Interview with Eddie Johnson:
Jamahl Fields: Will you please share with me any rememberance of any racial conflicts that you have experienced?
Eddie Johnson: There were many, many conflicts as we were growing up. That was during the era of segregation. In high school, we (African Americans) did the manual labor where as the students of the other race had jobs as clerks and secretaries in the department stores. Would you like me to elaborate on some of them? Of course promotions, you weren't promoted because of your race there several incidents. I don't have to get into details, but there were certain things that we knew, there were places we couldn't go, things that we couldn't do because of our color.
Fields: Could you tell me what kind of name or label you all had?
Johnson: We did janitorial work, construction work that kind of thing.
Fields: How did you feel about riding a segregated bus?
Johnson: Nobody liked it at the time. It was given that if you got on the bus even though the bus was empty you had to go to the back of the bus and it was something...uh it took away something from you.
Fields: How did you feel about segregation?
Johnson: It was a part of life at the time you didn't like it you knew that but you try to overcome it. You knew you had to be better to get certain jobs. So we prepared ourselves to be better.
Fields: Do you know what events led up to the Baton Rouge bus boycott?
Johnson: There wasn't an incident as such as the uh... Montgomery Boycott. Nobody was put off the bus. It was just that some of the community leaders thought that it was time that we were able to sit anywhere on the bus, so that's what led to the bus boycott.
Fields: How did you hear about the Baton Rouge bus boycott
Johnson: Through Churches. At the time, Churches were the main source of communication and that's where we basically heard it from.
Fields: How did the members in the community feel about the Baton Rouge bus boycott?
Johnson: I remember the community coming together, pulling there financial resources to ah finance the boycott. So the whole community was behind the bus boycott.
Fields: In what ways did Whites try to stop the Baton Rouge bus boycott?
Johnson: Well, you could not stand at the bus stop in order to get a ride. They made that illegal. So, if you weren't going to catch the bus that meant you had to walk, until one of the cars came along to pick you up.
Fields: Did the police use tactics to stop people from participating in the bus boycott?
Johnson: Uh, I personally didn't have any contact with the police because I knew, we knew that and I say we...uh the friends of mind when we were going different places we knew what we had to do. We couldn't stand at the bus stop, so we didn't stand at the bus stop. So we walked and we as we walked we were picked up and taken to our destination. So, really I didn't have any involvement with the police at all.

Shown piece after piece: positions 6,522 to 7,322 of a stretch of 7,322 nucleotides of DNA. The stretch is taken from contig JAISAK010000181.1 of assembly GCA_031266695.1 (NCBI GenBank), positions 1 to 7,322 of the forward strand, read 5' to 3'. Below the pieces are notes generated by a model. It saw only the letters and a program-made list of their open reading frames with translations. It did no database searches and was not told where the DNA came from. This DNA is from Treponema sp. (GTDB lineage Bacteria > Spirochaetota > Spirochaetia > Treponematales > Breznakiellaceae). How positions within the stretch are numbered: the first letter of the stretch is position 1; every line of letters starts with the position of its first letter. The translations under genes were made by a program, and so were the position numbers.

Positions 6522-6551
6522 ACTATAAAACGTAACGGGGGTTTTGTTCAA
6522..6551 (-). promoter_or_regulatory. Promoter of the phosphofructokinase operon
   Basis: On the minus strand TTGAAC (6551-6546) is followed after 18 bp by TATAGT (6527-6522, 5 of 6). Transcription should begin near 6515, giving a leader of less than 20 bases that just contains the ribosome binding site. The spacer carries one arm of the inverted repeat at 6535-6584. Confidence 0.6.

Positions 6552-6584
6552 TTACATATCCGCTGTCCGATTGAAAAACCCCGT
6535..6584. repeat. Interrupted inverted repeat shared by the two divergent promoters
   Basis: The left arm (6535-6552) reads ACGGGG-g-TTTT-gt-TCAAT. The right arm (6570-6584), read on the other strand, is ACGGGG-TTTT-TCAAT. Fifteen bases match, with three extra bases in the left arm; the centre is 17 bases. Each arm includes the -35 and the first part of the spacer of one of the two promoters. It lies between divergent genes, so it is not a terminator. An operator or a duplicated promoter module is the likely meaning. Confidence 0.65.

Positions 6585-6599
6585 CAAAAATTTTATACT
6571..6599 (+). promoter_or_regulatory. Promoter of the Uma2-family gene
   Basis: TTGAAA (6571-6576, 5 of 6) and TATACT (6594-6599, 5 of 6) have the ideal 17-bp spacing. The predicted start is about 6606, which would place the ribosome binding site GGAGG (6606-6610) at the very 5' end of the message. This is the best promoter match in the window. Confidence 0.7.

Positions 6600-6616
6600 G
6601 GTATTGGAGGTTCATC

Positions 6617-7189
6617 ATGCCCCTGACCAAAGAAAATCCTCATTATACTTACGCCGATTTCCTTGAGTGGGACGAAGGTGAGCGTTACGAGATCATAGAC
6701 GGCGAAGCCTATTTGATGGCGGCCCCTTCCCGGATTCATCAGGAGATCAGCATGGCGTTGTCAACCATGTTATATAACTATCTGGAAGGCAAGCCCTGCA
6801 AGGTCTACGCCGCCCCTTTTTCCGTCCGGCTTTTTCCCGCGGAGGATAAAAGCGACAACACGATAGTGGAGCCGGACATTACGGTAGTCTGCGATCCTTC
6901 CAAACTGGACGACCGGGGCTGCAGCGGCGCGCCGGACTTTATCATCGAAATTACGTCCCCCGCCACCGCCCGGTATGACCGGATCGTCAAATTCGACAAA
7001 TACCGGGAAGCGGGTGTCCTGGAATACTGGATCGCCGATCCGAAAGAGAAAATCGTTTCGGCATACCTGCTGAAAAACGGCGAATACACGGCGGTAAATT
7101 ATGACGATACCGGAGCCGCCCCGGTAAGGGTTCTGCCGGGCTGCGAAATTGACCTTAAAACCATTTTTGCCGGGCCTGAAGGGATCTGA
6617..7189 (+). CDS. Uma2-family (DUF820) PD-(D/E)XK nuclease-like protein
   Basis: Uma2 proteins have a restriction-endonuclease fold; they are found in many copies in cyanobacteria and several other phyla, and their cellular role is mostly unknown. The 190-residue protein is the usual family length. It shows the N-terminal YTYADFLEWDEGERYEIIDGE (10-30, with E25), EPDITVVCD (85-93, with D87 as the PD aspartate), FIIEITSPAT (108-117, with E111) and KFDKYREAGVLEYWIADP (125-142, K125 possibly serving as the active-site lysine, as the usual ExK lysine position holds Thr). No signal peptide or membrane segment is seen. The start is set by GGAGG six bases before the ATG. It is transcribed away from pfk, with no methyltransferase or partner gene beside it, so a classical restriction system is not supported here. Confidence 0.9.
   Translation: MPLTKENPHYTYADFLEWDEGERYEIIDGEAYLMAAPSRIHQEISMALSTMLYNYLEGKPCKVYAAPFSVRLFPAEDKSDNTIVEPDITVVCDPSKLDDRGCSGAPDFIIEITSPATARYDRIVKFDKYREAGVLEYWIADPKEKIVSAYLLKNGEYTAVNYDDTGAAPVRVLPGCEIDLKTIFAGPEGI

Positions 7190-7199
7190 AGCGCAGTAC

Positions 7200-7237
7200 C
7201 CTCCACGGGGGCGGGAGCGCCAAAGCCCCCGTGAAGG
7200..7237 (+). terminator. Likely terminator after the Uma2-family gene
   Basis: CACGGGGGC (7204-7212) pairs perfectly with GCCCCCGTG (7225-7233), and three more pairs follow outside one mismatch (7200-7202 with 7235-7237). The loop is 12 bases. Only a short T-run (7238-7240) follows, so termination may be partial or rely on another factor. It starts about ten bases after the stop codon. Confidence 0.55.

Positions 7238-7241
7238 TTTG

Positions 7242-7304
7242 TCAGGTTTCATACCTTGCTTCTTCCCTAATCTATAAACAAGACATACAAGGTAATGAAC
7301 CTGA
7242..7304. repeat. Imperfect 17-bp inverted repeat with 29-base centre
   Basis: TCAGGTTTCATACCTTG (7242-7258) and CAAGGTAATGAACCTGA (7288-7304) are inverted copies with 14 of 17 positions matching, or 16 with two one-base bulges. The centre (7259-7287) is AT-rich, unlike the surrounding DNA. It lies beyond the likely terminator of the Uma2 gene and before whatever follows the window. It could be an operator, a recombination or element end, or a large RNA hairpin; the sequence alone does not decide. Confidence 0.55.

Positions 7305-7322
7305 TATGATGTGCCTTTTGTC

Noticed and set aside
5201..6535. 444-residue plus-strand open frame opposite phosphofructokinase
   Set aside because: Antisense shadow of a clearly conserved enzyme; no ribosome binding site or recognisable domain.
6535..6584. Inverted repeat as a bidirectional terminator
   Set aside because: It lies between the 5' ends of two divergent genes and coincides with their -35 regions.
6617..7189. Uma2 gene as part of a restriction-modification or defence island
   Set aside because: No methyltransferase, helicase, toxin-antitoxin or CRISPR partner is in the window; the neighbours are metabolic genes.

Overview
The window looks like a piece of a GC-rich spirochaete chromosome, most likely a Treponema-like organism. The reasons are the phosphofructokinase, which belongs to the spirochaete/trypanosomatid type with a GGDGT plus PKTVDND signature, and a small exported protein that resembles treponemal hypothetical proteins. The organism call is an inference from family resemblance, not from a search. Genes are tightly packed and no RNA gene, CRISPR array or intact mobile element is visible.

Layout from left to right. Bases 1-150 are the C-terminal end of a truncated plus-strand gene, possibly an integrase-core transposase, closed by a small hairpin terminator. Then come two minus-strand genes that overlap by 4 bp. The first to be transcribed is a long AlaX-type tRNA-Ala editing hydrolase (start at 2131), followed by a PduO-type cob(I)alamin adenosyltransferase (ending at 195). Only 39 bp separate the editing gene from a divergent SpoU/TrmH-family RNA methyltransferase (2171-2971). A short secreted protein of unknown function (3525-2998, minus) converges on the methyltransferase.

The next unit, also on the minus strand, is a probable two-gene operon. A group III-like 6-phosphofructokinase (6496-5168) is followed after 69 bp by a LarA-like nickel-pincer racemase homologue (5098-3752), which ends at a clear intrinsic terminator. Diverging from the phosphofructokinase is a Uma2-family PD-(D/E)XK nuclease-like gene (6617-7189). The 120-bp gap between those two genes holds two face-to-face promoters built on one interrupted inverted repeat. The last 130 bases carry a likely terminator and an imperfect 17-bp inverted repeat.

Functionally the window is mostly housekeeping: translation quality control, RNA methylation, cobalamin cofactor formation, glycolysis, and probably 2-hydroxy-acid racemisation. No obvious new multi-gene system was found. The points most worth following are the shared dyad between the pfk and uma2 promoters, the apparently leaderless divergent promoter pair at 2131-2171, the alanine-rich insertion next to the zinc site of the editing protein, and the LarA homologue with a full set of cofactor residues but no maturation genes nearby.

Fields: In what ways did Whites support the bus boycott?
Johnson: I really don't know of any way that Whites supported the bus boycott.
Fields: Who would you consider the leader of the Baton Rouge bus boycott?
Johnson: Well at the time it was Reverend Jemison was the...uh...got all the credit for being the leader of bus boycott.
Fields: During the Baton Rouge bus boycott did you ride the bus?
Johnson: No, I didn't. No I don't think any, any Blacks rode the buses. I think it was a hundred-percent involvement with the city and with the community. Nobody rode the bus.
Fields: What events made you scared?
Johnson: Well things that you heard about...uh...in other cities...uh...the lynching those type things made you weary. Those things...those things, you know, those things that could've happened here. And so you were a little weary of repercussion that could've come from the bus boycott.
Fields: Did you like have any plans for if you encountered anything like that?
Johnson: No! No! Not at all.
Fields: Did you know that Martin Luther King came to Baton Rouge?
Johnson: I was here when he came to Baton Rouge, yes.
Fields: What did you hear about what happened with him and stuff?
Johnson: When he came to Baton Rouge...uh...he came to Baton Rouge to...uh...actually copy what had gone on in Baton Rouge with the Baton Rouge bus boycott and he took that program back with him.
Fields: Do you recall when he came?
Johnson: I remember him here. I don't remember what date and what time he was here, but I do remember him being here.
Fields: Were you involved in any other civil rights movements?
Johnson: Uh, yes, I joined the Student Non-Violent Coordinating Committee. I was a member of NAACP.
Fields: What did you do with SNCC?
Johnson: I was just a member.